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Some recent Parliamentary Questions and Debates

House of Commons Written Answers 26 February 2014

High Speed 2 Railway Line

Mr Brady: To ask the Secretary of State for Transport if he will take steps to ensure that the report to the Government setting out the results of the Phase Two consultation on High Speed 2 is published. [187751]

Mr Goodwill: In line with previous consultations on HS2, HS2 Ltd will publish a report summarising the responses received to the consultation as part of the advice to the Secretary of State in taking his decision. The decision on Phase Two of HS2 is due to be taken by the end of the year.

House of Commons Written Answers 3 March 2014

High Speed 2 Railway Line

Mrs Gillan: To ask the Secretary of State for Transport how many responses were received to the High Speed 2 Environmental Statement; and if he will publish the names of those who responded. [189737]

Mr Goodwill: The deadline for sending responses to the Environmental Statement Consultation was midnight on 27 February. As of 1 March we had received 21,700 responses; however, responses posted on the 27 February may not arrive until 3 March so this figure is likely to increase.

We will publish the names of all those who responded, except for those who asked for confidentiality, in due course. This cannot be done at the same time as confirmation of the total number of responses received as additional time is required to redact personal details from these correspondents. These names will be published prior to the Second Reading of the High Speed Rail (London-West Midlands) Bill.

House of Commons Written Answers 6 March 2014

High Speed 2 Railway Line

Mrs Gillan: To ask the Secretary of State for Transport if he will publish the most recent report on High Speed 2 by the Major Projects Authority. [190209]

Mr Goodwill: This Government has a strong record on transparency and last year published the first ever Major Projects Authority (MPA) report which included information on all major projects, including High Speed 2. The next annual report will be published in May 2014 and will include the RAG rating for the most recent MPA review of HS2.

The Government does not intend to publish any further information relating to the MPA report.

Helen Jones: To ask the Secretary of State for Transport if he will ensure that the full independent summary of the consultation into the proposed High Speed 2 route from Birmingham to the North of England is published by IPSOS Mori. [190270]

Mr Goodwill: I would refer the hon. Member to the answer given on 26 February 2014, Official Report, column 387W.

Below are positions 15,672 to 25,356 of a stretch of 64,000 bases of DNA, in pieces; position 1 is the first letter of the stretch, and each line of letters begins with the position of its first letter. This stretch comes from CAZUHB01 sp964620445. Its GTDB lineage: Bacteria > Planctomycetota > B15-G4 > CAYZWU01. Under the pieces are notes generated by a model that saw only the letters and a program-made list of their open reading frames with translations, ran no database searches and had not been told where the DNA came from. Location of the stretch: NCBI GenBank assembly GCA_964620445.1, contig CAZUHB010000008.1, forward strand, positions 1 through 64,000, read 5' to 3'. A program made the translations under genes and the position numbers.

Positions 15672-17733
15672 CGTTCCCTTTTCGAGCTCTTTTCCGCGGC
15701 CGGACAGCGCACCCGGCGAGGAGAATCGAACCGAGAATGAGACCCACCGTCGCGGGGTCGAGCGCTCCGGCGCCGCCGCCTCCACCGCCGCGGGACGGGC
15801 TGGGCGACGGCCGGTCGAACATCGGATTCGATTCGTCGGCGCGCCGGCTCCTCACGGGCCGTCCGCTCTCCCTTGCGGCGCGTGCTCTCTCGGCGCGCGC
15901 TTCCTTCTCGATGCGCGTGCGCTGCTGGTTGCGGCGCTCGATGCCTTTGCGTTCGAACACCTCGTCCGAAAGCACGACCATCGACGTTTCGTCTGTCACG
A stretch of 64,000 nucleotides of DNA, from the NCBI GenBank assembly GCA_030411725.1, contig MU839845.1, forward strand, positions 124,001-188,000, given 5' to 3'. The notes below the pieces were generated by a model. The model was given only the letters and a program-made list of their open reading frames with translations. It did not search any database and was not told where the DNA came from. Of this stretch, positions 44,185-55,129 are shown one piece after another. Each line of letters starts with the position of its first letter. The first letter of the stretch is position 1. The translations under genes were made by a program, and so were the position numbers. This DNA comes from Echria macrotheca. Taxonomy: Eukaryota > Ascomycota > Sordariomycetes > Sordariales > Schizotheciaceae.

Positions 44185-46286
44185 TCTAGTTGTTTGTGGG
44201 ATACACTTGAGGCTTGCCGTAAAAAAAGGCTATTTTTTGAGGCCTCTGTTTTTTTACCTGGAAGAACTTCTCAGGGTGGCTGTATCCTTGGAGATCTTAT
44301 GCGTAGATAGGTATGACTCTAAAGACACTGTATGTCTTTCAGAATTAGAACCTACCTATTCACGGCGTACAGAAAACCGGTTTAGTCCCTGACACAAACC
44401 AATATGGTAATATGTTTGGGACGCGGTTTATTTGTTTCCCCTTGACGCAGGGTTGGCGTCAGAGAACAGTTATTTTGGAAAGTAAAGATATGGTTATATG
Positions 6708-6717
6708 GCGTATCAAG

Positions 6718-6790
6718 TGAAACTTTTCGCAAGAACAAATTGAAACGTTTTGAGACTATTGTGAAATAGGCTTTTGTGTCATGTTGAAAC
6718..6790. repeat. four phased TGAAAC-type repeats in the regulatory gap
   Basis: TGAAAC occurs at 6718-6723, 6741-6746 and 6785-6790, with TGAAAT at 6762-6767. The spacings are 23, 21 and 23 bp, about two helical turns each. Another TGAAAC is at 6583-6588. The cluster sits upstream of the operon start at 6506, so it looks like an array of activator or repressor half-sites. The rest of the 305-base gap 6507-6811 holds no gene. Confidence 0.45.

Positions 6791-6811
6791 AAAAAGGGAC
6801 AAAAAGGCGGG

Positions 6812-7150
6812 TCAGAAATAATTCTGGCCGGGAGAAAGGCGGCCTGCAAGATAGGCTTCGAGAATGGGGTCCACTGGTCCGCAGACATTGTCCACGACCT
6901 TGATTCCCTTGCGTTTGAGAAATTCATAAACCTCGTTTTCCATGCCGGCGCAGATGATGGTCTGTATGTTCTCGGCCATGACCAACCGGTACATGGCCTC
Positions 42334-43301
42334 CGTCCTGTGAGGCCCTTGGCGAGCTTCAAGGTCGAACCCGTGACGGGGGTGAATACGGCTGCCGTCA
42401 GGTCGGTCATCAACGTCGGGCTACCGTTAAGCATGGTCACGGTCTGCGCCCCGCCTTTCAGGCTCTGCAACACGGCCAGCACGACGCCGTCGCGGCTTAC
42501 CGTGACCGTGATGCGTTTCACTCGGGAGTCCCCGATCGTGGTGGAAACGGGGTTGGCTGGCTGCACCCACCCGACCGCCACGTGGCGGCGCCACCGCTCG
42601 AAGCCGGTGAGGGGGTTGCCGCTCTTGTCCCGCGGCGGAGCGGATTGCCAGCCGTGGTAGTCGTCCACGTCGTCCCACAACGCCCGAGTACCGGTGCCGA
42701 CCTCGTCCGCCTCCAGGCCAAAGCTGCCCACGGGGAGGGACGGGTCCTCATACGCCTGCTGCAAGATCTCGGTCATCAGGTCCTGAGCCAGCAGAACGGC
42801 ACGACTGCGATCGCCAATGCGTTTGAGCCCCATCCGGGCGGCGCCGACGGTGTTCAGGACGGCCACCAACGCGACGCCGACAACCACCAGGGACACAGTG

Westminster Hall Debate, Wednesday 26 February 2014

Weather Events (South West England)

Mr Ben Bradshaw (Exeter) (Lab): I am delighted to see you in the Chair, Mr Hood. I am sure that my delight is shared by the hon. Member for South West Devon (Mr Streeter), who will be speaking in this debate rather than chairing it.

I would like to start by outlining the current situation, because although the national media and visiting politicians have moved on, we in the south-west are still feeling the impact of the recent storms and floods. The main and only railway route beyond Exeter to the rest of Devon, Plymouth and Cornwall is still severed at Dawlish; the main line providing cross-country services from our region to Bristol, south Wales, the midlands and the north is still under 18 inches of water for more than a mile of its stretch near Bridgwater in Somerset; and, of course, much of the Somerset levels still look as if they have been reclaimed by the sea…..

Neil Parish (Tiverton and Honiton) (Con): …Those things have to be done, and I echo the words of my hon. Friend the Member for South West Devon (Mr Streeter), who pointed out that billions of pounds are to be spent on HS2. Every time I have been through the Lobby to vote for HS2, I have held my nose for the simple reason that I did not want to support it. If we do not see real and meaningful investment in the west country, it is our duty to speak up and stand up for our constituents, and I believe we will. I look forward to my hon. Friend the Member for South Dorset (Richard Drax) reinforcing that point in a minute.

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3 comments to “Some recent Parliamentary Questions and Debates”